Having spent about a month in the north of Thailand, we decided it was time to head south... so Tom, Mike and I took a night bus to Bangkok, arrived at 5a.m. and then got straight onto another bus to Kanchanaburi, about 3 hours away, which is famous for its Bridge over the river Kwai.
As is customary with our little squad these days, we got mopeds almost immediately and spent a day ranting around the area to see exactly what it had to offer.
First up was the famous bridge, which was built during the Second World War by Prisoners of War, and then bombed. It is still standing, although not all of it is original, and you can take a pretty thrill-less train ride over it and back again... which we did! It all made for a good start to the day though!! Unfortunately as we were going over the bridge I saw a begging elephant chained up under the bridge that was pacing back and forth in distress... it broke my heart, especially after everything we learned at the elephant sanctuary in Chiang Mai.
Getting back on our bikes we decided to head to Tiger Temple... we had heard from some people we met at the elephant sanctuary that you could go here and stroke a tiger, that it was a bit of a personal experience and that the money was all going towards building "tiger island", where the tigers that had been rescued at the temple could roam free. The temple itself is run by one monk who started by looking after one tiger, and it just grew from there.
Unfortunately, this description wasn't entirely accurate... We got there and were ushered (with about 60 other people) to where a number of tigers were lying down, chained to the ground. You could then queue up and wait to have your picture taken with one of them, but not touch them... and there were keepers around with Fanta bottles on a string that they were dangling in front of them, like over-grown house-cats....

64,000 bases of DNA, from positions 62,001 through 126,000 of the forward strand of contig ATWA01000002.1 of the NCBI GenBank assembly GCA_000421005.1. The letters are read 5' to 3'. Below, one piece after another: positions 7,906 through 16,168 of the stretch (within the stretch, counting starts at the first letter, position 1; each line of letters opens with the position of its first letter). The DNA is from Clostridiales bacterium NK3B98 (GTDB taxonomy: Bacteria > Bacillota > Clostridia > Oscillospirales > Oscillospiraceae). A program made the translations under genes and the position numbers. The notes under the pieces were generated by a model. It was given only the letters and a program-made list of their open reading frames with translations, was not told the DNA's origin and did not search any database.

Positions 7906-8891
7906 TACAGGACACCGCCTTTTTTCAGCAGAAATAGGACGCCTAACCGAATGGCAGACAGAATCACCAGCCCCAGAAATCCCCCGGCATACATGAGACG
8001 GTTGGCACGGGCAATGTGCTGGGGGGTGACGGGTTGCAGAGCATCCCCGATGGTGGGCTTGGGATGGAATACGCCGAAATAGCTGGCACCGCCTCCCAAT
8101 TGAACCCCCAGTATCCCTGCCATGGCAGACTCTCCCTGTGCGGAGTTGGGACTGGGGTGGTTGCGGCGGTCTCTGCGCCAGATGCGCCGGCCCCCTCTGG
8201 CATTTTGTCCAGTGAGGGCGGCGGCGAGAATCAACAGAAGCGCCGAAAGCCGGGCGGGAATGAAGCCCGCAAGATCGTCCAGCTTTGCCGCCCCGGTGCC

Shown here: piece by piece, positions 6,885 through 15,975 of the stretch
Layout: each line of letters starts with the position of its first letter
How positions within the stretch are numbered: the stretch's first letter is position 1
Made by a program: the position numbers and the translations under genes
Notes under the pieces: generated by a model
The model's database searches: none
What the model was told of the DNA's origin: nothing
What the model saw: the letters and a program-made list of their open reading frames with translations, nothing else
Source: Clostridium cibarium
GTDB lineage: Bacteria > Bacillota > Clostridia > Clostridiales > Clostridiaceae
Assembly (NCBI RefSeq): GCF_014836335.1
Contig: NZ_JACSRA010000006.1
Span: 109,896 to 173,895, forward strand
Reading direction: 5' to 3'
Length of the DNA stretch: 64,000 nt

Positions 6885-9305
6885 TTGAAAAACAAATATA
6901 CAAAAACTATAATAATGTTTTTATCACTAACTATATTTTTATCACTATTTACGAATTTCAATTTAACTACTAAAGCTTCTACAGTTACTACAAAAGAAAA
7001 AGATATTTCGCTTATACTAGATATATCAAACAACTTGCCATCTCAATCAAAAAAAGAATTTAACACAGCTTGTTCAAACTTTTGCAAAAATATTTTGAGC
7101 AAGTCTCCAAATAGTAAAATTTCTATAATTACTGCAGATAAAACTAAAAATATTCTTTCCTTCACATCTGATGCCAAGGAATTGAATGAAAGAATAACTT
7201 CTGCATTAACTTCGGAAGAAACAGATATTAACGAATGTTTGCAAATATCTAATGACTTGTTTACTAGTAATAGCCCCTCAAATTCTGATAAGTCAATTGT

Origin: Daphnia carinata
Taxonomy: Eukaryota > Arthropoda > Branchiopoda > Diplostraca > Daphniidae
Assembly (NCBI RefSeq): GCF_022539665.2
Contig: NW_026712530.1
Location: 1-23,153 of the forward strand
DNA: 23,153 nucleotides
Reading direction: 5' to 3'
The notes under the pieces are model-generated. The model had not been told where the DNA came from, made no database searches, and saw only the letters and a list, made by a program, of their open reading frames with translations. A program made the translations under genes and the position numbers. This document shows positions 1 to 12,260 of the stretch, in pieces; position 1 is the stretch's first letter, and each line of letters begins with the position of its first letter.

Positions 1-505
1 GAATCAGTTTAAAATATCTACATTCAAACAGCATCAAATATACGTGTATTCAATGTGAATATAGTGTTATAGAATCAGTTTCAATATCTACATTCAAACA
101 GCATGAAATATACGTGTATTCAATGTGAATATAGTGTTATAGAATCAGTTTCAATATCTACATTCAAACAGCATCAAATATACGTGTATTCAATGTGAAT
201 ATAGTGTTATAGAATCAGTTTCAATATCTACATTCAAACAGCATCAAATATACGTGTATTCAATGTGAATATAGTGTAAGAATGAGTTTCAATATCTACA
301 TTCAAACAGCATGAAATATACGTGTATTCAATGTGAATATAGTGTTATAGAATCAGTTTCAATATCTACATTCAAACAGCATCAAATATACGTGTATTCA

Once you had had your picture taken near to a tiger, they were walked by the monk down to their 'play area' with 20 people at a time, each person taking it in turns to walk and stroke the tiger... so at any one time each tiger was absolutely surrounded by people. Once they arrived at the play area, they were once again chained to the ground so that people could go up one-by-one with a keeper and have their picture taken stroking them, or if you paid extra, with a tiger head on your lap.
I'm sure it's obvious by now that I didn't really enjoy this trip... and it shows in the photos - I'm trying to smile, but it's not really coming through... don't get me wrong, I was in absolute awe of these amazing animals and I really wanted to stroke them... but at the same time it felt wrong... they were out cold when we were all allowed to stroke them - we're told it's because they had just eaten which makes them groggy, but I am pretty dubious... does a tiger really sleep to heavily during the day that a person can walk up and stroke them and they don't react?
I felt much better about having given my money to this place when I heard about the tiger island plan, but since I have also heard that they should have made enough money to finish it by now, but still say they need a lot more... so I don't know what to think... everyone likes a conspiracy theory, that's true, and I usually like to give the benfit of the doubt... but in this case something just doesn't seem right... so my advice, if you really are an animal lover... don't go here... I just felt sad all day :(
The rest of our time in Kanchanaburi was spent relaxing... reading a lot and then drinking around a sheesha on the street, courtesy of the lovely Sugar, who let anyone sit outside her place, as long as they chatted and sang along...!
Our time in Kanchanaburi was pretty short lived though, as soon it was time to move on (with two new friends in tow) to Bangkok.... watch this space!